The SOF in the Battle of Mogadishu were Rangers, Special Operations Aviation, the legendary “Delta” Force, and other military units. These groups are some of the most highly-trained military forces in the world. The central point for business (that the military realizes) is that you may never fully know when you will enter your most challenging point, which is why constant, difficult training is vital to success.
Business leaders must understand that constant, challenging, up-to-date and difficult training is the only way to remain constantly prepared for challenges that you cannot fully anticipate.
Lesson #5: Success in one area does not mean success in another.
In 1993, the U.S. military was supreme in the world. It had been a central player in forcing the Soviet Union to abandon communism for democratic reforms. In the Middle East, Operation Desert Storm built a strong coalition that destroyed the regional military power, Iraq, in less than a week of conventional ground combat.
The unexpected challenge for the U.S. military in Mogadishu was that the militia forces were an exceptionally effective, and highly untraditional, military force adept at fighting in the dense, confusing urban terrain of a major city. The lesson for business is that just because you are strong in one product category or one market does not mean that you will be strong in others.
Lesson #6: Lower level leaders with initiative bring success.
Encouraging and developing leaders with initiative is one of the hallmarks of SOF. A great deal of the success that US forces experienced in Mogadishu came from lower level leaders who understood that the initial plan had to be modified, observed what needed to be done, and then took multiple successful actions to ensure that the follow on plan was successful. The lesson for business is that few product launches or new business initiatives succeed exactly according to plan.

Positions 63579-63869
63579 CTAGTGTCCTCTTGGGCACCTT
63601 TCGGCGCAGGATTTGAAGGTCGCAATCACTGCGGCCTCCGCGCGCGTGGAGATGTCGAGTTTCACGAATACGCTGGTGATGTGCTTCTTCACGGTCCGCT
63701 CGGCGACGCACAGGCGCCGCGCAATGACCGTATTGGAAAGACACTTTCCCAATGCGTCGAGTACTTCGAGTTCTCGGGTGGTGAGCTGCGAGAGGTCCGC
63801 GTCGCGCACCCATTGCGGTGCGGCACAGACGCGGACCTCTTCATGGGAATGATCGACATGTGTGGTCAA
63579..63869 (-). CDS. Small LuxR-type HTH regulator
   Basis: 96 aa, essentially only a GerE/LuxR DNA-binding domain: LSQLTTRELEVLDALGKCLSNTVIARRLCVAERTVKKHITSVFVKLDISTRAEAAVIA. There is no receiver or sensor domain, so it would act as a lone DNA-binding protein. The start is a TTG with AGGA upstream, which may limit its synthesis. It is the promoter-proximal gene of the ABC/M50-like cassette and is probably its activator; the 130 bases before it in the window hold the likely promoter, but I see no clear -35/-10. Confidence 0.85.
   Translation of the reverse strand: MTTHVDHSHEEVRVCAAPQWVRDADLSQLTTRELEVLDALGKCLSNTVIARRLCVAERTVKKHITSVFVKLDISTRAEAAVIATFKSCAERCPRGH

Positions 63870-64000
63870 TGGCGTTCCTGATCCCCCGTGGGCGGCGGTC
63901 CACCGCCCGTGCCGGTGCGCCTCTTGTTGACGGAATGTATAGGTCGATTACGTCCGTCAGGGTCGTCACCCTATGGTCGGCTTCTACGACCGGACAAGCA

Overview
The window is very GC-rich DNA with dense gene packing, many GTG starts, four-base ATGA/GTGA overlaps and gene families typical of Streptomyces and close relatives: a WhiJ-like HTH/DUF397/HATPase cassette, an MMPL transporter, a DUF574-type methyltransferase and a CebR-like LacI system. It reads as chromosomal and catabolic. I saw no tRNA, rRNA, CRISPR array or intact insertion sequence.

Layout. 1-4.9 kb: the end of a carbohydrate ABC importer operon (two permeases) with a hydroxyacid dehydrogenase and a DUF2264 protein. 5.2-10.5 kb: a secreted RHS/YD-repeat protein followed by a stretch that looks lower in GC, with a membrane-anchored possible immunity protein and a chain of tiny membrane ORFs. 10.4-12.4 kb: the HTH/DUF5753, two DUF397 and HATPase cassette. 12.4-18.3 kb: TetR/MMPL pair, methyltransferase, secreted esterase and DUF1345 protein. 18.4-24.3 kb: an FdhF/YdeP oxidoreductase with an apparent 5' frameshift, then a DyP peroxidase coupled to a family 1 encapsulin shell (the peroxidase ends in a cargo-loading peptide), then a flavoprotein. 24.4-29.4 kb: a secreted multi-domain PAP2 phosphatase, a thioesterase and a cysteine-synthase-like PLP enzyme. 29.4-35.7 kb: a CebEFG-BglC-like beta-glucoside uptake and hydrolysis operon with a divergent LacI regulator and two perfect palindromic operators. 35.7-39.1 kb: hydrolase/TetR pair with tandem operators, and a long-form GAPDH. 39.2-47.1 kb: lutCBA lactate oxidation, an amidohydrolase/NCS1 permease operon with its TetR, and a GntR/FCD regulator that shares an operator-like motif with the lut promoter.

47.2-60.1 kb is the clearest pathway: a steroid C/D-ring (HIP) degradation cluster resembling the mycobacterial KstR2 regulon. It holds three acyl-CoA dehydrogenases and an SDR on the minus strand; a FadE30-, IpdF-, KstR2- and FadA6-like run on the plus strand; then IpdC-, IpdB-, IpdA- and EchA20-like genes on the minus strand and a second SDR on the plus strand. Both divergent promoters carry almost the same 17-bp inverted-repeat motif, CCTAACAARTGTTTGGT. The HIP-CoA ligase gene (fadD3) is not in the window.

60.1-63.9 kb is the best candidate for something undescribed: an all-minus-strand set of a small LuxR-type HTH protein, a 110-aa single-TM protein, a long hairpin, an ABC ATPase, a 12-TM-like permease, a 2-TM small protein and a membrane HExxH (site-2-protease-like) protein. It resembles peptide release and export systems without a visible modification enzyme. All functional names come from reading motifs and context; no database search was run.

Business needs to encourage the development of trained, bright, and focused leaders and instill them with a spirit of initiative, so they seek out problems when initial plans fail to deliver success at the end. Initiative is one of the most powerful forces in employees.
Lesson #7: Learn, reshape your operations, and prepare for the next fight.
Finally, SOF never rest in examining their mistakes and creating new methods, tactics, and equipment to ensure success in the future. The Battle of Mogadishu continues to be relentlessly studied and examined by the very people that fought the battle to improve for the future.
Oct. 3, 1993 brought about a renewed focus on urban fighting, new medical technology to halt bleeding faster, and renewed focus on fighting as a combined force of air and ground teams working together. Business needs to adopt the military process of an after-action review, or debrief, to learn how to make every operation a study for future improvement. An effective team never rests in their desire to be even greater.
The business challenges of COVID-19 continue to demonstrate that life and business are transforming in unpredictable and dynamic ways. When a business focuses on their team, expects and plans for instability, builds teamwork, trains their employees, understands the strategic relevance of prior success, builds employee initiative, and constantly learns how to be better that organization is prepared to succeed in a world of chaos and challenge.